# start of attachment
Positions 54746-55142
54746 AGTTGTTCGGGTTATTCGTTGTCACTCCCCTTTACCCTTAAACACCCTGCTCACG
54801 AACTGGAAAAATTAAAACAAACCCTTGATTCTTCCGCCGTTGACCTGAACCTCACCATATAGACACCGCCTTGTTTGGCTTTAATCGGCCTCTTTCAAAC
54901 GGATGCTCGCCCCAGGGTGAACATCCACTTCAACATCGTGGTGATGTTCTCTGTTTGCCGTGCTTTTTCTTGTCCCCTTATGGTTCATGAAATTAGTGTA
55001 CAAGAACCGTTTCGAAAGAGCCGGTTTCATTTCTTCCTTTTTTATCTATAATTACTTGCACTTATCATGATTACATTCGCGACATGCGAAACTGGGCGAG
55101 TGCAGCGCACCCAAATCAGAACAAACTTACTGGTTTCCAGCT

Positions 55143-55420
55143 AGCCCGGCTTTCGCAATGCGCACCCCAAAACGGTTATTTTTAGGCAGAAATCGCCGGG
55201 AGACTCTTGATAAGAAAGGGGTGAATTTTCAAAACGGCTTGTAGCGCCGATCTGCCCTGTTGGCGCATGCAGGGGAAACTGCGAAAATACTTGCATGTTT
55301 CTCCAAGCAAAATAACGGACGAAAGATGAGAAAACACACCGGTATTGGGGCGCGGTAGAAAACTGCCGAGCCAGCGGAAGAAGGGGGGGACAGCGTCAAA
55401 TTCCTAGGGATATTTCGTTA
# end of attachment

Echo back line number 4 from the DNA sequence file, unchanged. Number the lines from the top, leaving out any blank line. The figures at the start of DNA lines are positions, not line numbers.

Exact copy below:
54901 GGATGCTCGCCCCAGGGTGAACATCCACTTCAACATCGTGGTGATGTTCTCTGTTTGCCGTGCTTTTTCTTGTCCCCTTATGGTTCATGAAATTAGTGTA